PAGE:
Claire Malcolm, Chief Executive of New Writing North and North East Culture Partnership board member talks with us about the impact of COVID-19 on their organisation and the thinking unfolding in their team at this extraordinary time. __ These are really...
Claire Malcolm, Chief Executive of New Writing North and North East Culture Partnership board member talks with us about the impact of COVID-19 on their organisation and the thinking unfolding in their team at this extraordinary time.
These are really tough times with rampant ambiguity and pressing critical issues about physical and economic survival for many. In this blog, I’m going to set some of those (massive) issues aside and instead share some of the thinking that is unfolding at New Writing North (NWN) in this extraordinary moment.
NWN operates a non-building-based programme encompassing a wide range of work from activities with young people in and out of schools, talent development, commissioning, awards management, festivals and events. We are an Arts Council England NPO and have a mixed economy of income from fundraising, consultancy contracts, service level agreements, partnerships and earned income. We receive around a third of our income from Arts Council England. Perhaps fortunately for us at this particular time, box office plays a very small part in it.
Our mixed economy model has held up during the crisis. We’ve made use of the Job Retention Scheme for around a third of our team, and with the support of trusts and foundations and the goodwill of existing funders (letting us repurpose grants), we forecast we will come through this year in reasonable shape.
We suspect the greater problems for us in relation to fundraising and income will impact later in 2021, but I am an optimist and we’re an optimistic, ‘can-do’ style of organisation. Our organisational style has always been flexible, responsive and brave. In many ways, we are shaped to respond to shocks and in chaos, it turns out we hold together pretty well. That has been good to find out.
So, for the moment we are calm enough to give some thought to what might happen next?
Challenging working practices
We are a well-established workforce with a high level of organisational understanding and knowledge and a flexible non-siloed approach to collaboration and we are adapting well to working remotely. We have built a team that knows and trusts one another but while we will do more remote working, build on our flexible working policy and question the need to travel so much in future, I am not sure I’d choose to run an organisation this way forever!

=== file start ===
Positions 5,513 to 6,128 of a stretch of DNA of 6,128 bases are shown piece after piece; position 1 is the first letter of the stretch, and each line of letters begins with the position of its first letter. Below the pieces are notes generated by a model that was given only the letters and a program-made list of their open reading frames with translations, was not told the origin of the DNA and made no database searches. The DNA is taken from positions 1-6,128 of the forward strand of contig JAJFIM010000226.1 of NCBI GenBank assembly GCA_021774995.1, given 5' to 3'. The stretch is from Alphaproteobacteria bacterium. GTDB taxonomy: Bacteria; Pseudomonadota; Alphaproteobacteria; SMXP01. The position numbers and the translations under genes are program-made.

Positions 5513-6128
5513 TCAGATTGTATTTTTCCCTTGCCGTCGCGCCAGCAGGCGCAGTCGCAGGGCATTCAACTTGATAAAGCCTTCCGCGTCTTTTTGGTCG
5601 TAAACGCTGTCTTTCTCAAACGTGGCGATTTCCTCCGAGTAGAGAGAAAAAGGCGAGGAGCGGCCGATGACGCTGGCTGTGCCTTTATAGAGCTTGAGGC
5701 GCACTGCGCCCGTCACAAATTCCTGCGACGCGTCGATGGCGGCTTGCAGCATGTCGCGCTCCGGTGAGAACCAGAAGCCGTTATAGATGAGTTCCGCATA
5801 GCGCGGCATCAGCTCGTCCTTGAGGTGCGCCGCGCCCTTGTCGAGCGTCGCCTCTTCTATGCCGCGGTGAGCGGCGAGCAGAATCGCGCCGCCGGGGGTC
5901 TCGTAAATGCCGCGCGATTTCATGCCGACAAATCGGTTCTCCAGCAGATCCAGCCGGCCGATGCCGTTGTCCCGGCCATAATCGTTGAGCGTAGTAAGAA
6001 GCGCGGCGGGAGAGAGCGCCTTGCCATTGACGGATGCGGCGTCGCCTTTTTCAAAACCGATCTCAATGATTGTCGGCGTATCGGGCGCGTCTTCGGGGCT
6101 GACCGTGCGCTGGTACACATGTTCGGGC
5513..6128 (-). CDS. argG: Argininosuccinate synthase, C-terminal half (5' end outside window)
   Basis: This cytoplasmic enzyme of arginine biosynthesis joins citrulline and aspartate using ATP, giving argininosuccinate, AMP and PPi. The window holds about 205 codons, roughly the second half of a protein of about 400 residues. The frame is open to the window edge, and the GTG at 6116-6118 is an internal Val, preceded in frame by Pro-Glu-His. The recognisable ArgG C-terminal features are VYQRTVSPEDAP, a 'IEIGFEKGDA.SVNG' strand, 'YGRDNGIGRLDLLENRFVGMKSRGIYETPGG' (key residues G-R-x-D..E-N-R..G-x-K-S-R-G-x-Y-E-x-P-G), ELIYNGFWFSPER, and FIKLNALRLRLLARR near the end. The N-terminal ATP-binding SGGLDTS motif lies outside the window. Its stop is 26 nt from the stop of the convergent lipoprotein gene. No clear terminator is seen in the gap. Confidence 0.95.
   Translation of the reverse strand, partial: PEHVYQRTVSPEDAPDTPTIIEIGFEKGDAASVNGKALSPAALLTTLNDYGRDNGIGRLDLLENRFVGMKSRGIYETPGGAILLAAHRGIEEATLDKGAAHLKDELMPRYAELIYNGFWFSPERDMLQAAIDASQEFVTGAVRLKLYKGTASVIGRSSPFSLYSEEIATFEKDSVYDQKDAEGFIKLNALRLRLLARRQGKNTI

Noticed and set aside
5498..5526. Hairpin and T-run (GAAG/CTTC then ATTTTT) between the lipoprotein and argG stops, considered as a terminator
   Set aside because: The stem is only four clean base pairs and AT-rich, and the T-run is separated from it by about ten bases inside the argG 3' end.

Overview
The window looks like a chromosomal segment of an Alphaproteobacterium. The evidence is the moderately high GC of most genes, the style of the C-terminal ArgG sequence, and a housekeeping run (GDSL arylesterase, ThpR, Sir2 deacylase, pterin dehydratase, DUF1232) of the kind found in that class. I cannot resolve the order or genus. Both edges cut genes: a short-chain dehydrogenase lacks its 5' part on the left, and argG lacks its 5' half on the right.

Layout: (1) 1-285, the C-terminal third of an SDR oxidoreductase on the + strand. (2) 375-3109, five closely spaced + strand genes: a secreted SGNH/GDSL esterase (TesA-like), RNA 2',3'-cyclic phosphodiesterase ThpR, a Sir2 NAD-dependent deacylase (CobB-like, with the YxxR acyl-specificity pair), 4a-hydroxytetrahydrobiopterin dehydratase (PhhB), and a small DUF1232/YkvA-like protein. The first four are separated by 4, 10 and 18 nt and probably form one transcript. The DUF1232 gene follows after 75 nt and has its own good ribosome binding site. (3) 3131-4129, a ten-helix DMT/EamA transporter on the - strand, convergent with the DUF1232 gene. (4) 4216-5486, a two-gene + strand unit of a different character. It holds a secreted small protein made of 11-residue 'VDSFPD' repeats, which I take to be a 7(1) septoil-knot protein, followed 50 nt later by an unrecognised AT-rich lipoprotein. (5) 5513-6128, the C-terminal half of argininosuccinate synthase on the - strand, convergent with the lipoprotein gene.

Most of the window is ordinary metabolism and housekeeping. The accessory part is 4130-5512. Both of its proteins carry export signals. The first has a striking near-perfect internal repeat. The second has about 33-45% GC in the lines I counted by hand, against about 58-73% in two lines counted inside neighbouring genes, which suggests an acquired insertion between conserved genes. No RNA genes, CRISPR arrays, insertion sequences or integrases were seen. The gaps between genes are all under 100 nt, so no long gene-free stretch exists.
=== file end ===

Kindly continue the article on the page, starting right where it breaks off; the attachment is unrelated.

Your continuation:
So, we are doing ok but what about the writers and freelancers that we’re here to support? Our business is built on the networks of creative people that we work with and we pride ourselves on being here for writers in the long term. We’ve sustained payments to our freelance workers and honoured contracts where we could, we’ve redeployed practitioners and continued with programmes that fund and support writers – awards, commissions and residencies to ensure that money keeps flowing to them.
We want to do more and are challenging ourselves to think about our relationships and how can we offer even more robust support to freelance writers and practitioners in the future. When the pandemic started, we were in the early stages of a major commissioning project with the North East Culture Partnership and the North East Local Enterprise Partnership, New Narratives for the North East, that is now underway and providing work for 15 writers. During lockdown, we’ve also completed a newly commissioned podcast and have a number of newly commissioned projects underway that respond in a thoughtful and fun way to the moment, including what we hope will be a major public poetry event.
Our organisation has built our business resilience and reach through partnerships and relationships. The longevity and trust that we have built up through our partnerships with universities, local authorities and funders have been key to negotiating this crisis but we recognise that the direction and priorities for our partners are shifting – alongside our own – and we will need to adapt our ways of working: if our university partners need more online content for students learning from a distance, we’ll revamp projects to do that and if our festival commissioners need us to contribute to specific communities who have suffered, we’ll re-programme to do so.